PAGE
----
And so, we're going to zoom in on this face right now, and the first color I'm going to work out is, I'm going to fill this with this nice kind of aqua color, and then I'm just going to start selecting other shapes, and it's very symmetric in terms of how color is applied on these as well. They tend to match one side to the other. And so, I'm selecting everything that's going to make up this red color, and ooh, that looks good. I'm going to select areas that I want to be white, so we'll select those.
Those are looking good. And I'm going to turn these white too. That looks good. And we'll go ahead and kind of scroll down here. All of these inner shapes here, we'll make this color, and... We're going to make it this color, we'll go ahead and zoom out a little bit, there we go, that'll be easier. And then we'll select all the shapes that are going to end up being red.
Like this one, these two, like that. We'll select these, like that. And if I wanted to, I could have actually just colorized this one and then flipped it, but I wasn't really thinking that far ahead. That would actually save me a little time, I wouldn't have to color both sides again, but that's okay. This isn't going to be too difficult. Go ahead and color. But you can see how quickly application of color, especially on this style, goes really really fast.
And if you're looking at historical references, it's going to go even faster, it'll give you ideas about how to handle color, how to balance color. There is not a whole lot of color, the color palettes with this type of artwork are very simplified, and work really well, so I don't want to violate that, I want to stay within the traditional realm of how they applied color. I think it's just going to look authentic, that's what I'm going for, and I want to stick with that kind of limited color pallette and specifically use a color pallette that has the hues associated with this type of artwork, so we'll go ahead and colorize a few of these other shapes, like this, and all of these, and I think this might be it.
Forgot this guy. So, that's as easy as it gets when it comes to color. I think that's looking absolutely amazing. And so, what I want to do now is, as I was looking at this, I like to set things aside and come back to it later, and then determine if anything needs to change, and when I did on that one, I decided I was going to change the stark black, because I noticed on some of the artwork, they do use the actual wood surface as a color at times, they don't always paint it black, and so I decided to go with a really dark brown, and I really thought this brought a nice richness to everything and really raised the sophistication level.
Now, this is where I'm going to have some fun. Most of this type of artwork is done on a wood surface, so we're going to take a wood texture here, and I'm just going to apply a color to the wood texture. In this case, it's going to be the same brown as the darkest brown here, it's just I'm going to adjust the value to about 80, so I want it to run through that brown, and then I've created a mask using all the shapes that are only the areas of the design that are the darkest color, and I'm going to select that with that texture, and I'm going to mask that texture, and it's going to warn you, 'cause this is a complex shape.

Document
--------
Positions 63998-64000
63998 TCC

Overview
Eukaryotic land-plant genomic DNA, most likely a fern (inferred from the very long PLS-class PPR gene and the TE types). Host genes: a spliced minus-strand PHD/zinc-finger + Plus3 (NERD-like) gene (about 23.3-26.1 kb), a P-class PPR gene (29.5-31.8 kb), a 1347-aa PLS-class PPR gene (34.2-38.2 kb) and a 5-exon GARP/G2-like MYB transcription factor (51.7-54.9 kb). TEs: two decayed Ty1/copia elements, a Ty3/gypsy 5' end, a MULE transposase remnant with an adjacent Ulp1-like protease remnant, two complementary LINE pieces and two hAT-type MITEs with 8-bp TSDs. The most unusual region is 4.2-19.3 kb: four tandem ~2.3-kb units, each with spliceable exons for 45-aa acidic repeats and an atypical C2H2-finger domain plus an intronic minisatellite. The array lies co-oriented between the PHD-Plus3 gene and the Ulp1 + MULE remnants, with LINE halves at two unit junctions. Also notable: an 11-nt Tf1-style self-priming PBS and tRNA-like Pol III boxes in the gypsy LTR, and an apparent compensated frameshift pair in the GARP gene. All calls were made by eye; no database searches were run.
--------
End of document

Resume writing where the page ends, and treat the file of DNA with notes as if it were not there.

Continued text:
I really wish Illustrator didn't do this. Yes, I know what I'm doing, it's okay, hit yes. And it's going to mask that texture into that, only the areas of the darkness, and you can see how you get this cool texture running through. We're going to do that one other time, we're going to turn on the same texture, yet this one's going to affect all the light areas in the design, and so I want this to be a lot more faint, so I'm going to select it, and we're going to go ahead and color this once again, this same brown color, but once again, I want the color really really faint, so we're going to go down to only a 10% of this brown color, and then I'm going to go to the transparency pallette, I'm going to select multiply, so it multiplies with the color underneath it, in this case, the lighter color, and then, we're going to turn on a mask we created that, once again, only focuses on those lighter areas, we'll select that, and now we'll mask this, it's going to warn us again, you can just ignore this, and you can see how nice this ends up looking.
I'm going to zoom in on this, 'cause it really does have a nice look and feel if you zoom in on it. So, where it runs over the darkness of the color, you got some of that texture showing through, and where it runs over the lightness, it has some nice texture showing through, so, I love the way this design came out, and hopefully in the future, I'll try this same look and feel again. I encourage you to tap into the local history where you live and see how artwork played a part in shaping their culture. Art is a universal language, and appreciating how different cultures use it helps us all.
Thank you for watching DVG Lab, and until next time, never stop drawing.
Skill Level Intermediate